Commanding Good & Forbidding Evil

Doing good

THE DUTY

“Whoever sees an evil let him change it with his hand, and if he is unable to then let him change it with his tongue, and if he is unable to then let him reject it with his heart which is the weakest level of faith”[1]
 
The concept of commanding the good and forbidding evil (al amr bil ma’ruf wan nahy ‘an al munkar‎) is important within the Muslim community. It is the thing that distinguishes us from the rest of the nations as ’the best of nations’[2].
 
We see two extremes with regards to this concept. Some make it their job to point fingers at everyone and everything, whilst others consider it none of their business what others do and don’t. Both are wrong. There needs to be a balance between the two.
 
There are two parts of this concept;

  1. Commanding good
  2. Forbidding evil

 
For the first part, a person does not need to have a lot of knowledge and can easily encourage others to good. The second part needs more detail and explaining.

 

3 THINGS TO CONSIDER FIRST

The scholars have stated three conditions to consider before physical intervention[3]:

  1. The evil must be an evil upon whose unlawfulness the scholars are agreed upon e.g. alcohol, backbiting, missing salah etc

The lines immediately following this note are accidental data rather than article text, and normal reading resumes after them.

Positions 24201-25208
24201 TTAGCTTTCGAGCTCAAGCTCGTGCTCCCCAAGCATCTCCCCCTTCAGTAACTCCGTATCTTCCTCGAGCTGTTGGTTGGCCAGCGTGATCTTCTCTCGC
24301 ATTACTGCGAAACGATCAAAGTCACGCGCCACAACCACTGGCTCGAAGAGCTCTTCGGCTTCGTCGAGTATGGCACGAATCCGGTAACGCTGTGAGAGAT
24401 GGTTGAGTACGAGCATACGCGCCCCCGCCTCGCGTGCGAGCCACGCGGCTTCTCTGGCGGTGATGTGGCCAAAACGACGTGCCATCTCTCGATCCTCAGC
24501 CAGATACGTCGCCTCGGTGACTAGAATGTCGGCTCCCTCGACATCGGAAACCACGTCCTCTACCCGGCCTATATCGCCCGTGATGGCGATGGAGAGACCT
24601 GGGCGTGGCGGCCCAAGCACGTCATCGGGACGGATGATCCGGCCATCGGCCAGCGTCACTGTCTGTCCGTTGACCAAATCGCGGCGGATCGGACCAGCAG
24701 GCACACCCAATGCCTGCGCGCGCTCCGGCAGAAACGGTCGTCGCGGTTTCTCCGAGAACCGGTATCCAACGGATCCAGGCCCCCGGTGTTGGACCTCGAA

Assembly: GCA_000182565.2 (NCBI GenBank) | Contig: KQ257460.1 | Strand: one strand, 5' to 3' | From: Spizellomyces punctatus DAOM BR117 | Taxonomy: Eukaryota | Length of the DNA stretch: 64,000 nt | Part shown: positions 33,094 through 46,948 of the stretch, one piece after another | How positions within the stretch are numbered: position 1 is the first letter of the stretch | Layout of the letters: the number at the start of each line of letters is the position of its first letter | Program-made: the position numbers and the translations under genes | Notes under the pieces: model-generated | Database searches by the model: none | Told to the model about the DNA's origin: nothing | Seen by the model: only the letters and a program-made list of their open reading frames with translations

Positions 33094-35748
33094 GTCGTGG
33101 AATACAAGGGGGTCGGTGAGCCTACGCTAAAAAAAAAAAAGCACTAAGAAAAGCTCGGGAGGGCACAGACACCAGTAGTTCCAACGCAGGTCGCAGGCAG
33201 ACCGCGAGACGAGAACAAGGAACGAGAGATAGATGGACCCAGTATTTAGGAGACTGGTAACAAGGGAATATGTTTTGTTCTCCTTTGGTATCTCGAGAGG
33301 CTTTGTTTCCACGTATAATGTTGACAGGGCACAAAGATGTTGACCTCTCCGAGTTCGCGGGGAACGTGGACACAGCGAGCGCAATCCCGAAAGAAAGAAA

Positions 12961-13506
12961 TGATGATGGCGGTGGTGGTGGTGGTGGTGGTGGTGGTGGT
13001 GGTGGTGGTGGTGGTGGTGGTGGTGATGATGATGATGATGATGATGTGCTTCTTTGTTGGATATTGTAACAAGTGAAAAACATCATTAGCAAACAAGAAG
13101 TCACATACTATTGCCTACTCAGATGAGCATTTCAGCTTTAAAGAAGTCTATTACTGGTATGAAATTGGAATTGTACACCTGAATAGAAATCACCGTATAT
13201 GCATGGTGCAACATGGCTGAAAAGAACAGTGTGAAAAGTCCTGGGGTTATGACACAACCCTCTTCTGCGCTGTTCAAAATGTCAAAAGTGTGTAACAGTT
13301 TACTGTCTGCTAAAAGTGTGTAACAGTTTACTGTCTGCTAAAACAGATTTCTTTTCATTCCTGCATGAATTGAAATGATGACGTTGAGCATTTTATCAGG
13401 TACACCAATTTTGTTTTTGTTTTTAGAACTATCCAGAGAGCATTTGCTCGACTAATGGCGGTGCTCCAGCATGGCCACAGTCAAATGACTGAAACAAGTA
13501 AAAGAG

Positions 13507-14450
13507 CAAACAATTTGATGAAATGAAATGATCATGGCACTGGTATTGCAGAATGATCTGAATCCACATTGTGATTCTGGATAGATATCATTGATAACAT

2. If the evil can changed by using other means than force then they must be used, e.g. if a person is drinking alcohol he should be spoken to and advised first.

  3. If the evil one intends to stop physically will lead to a greater or similar evil then other means should be used to stop that evil .

 
The hadith of the bedouin who urinated in the mosque supports this. When the companions saw the bedouin urinating, they ran towards him to stop him but before they could do anything, the Prophet SAW called out: “Leave him!” and then only when he had fully relieved himself did the Prophet take any action[4].
 
Here was a scared place, a mosque and not just any but the mosque of the Prophet SAW. The Prophet SAW stopped the companions who were about to ‘forbid evil’. The Prophet SAW asked the companions to wash the place where he urinated with a few buckets of water. The Bedouin then prayed behind the Prophet SAW. Had the Prophet allowed the companions to shout at him and chase him and throw him out, he would have urinated everywhere and maybe even on the clothes of the companions who would have tried to grab a hold of him. Thus ‘forbidding this evil’ would have led to a greater evil and only made things worse. In some narrations, the bedouin makes a dua saying “O Allah, have mercy on me and Muhammad, and not on anyone other than us”[5]. The Prophet SAW was able to win the heart of this person due to the way he treated him.